It’s Fire Prevention Week 2022 from October 9 to 15th. The theme set out by the National Fire Protection Association for 100th anniversary of Fire Prevention Week:

“Fire won’t wait. Plan your escape.”

It is important for everyone to have and practice a home fire escape plan. Everyone needs to be prepared in advance, so they know what to do when the smoke alarm sounds.

Here are some steps you can take to prepare your home and family in case of an emergency:

Home escape planning
• Draw a map of your home, marking two ways out of each room, including windows and doors.
• Children, older adults, and people with disabilities may need assistance to wake up and get out. Make sure they are part of the plan, and someone will help them.
• Make sure all escape routes are clear and that doors and windows open easily.
• Pick an outside meeting place (something permanent like a neighbour’s house, a light post, mailbox, or stop sign) that is a safe distance in front of your home where everyone can meet.
• Everyone in the home should know the local emergency number and how to call once safely outside.
• Practice! Practice! Practice! Practice day and night-time home fire drills.

Smoke alarms
• Install smoke alarms in every sleeping room and outside each separate sleeping area. Install alarms on every level of the home. • Install alarms in the basement. Large homes may need extra smoke alarms.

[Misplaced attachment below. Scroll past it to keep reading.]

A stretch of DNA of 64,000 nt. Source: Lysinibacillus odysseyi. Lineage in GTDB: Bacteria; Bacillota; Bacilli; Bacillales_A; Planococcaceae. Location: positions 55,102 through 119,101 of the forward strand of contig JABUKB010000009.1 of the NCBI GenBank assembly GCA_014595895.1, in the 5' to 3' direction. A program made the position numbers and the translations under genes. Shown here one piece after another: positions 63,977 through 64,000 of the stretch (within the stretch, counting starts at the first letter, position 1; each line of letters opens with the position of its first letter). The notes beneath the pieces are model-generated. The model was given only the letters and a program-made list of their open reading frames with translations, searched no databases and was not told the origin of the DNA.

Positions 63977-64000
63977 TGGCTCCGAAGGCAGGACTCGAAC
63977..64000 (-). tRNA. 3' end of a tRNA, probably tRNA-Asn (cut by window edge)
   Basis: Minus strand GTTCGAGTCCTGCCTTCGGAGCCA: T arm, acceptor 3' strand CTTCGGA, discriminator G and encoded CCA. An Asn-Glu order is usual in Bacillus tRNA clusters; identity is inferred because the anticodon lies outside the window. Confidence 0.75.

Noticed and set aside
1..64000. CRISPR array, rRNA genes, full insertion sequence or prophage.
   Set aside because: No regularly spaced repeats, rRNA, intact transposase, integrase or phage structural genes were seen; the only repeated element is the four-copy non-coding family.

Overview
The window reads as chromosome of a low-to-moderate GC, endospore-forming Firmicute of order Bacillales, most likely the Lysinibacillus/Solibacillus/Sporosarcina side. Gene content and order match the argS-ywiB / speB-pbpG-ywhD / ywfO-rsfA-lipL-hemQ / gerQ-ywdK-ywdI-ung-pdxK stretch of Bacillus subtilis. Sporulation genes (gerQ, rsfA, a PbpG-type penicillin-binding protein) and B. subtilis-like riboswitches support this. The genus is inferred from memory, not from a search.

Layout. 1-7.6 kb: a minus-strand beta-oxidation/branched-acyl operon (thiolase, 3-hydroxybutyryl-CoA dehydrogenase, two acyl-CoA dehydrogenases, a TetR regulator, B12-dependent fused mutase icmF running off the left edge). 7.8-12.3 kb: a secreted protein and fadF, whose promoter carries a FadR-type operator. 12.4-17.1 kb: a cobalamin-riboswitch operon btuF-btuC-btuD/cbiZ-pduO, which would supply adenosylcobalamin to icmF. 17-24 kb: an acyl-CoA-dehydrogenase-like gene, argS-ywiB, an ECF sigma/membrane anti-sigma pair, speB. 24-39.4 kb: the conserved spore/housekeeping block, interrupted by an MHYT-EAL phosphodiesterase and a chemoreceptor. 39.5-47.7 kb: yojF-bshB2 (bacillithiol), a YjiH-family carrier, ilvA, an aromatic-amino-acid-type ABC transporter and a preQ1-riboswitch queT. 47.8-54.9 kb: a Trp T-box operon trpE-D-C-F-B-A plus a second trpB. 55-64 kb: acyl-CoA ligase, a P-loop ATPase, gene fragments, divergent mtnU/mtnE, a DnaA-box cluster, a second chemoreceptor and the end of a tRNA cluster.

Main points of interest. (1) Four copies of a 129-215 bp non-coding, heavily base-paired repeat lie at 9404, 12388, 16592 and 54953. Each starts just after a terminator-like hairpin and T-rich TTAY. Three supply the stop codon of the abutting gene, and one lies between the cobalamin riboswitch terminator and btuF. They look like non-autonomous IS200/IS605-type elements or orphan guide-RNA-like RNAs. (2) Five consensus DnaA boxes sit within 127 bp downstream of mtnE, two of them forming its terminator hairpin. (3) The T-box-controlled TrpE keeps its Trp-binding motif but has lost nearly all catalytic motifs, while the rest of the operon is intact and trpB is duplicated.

• Consider interconnected smoke alarms. When one smoke alarm sounds, they all sound.
• Test all smoke alarms at least once a month. Press the test button to be sure the alarm is working.
• A smoke alarm should be on the ceiling or high on a wall. Keep smoke alarms away from the kitchen to reduce false alarms. They should be at least 10 feet (3 meters) from the stove.
• People who are hard of hearing or deaf can use special alarms. These alarms have strobe lights and bed shakers.
• Replace all smoke alarms when they are 10 years old.

For more fire prevention tips, click here.

Our annual firefighter recruitment drive is on now. Being a paid-on-call firefighter gives you the satisfaction of knowing you’re making a difference in your community, provides you with training in everything from medical response to fighting fires, and is an opportunity to truly give back.

To learn how you can become a part of the RDEK’s Rural Fire and Rescue Service, click here or contact your local fire department.

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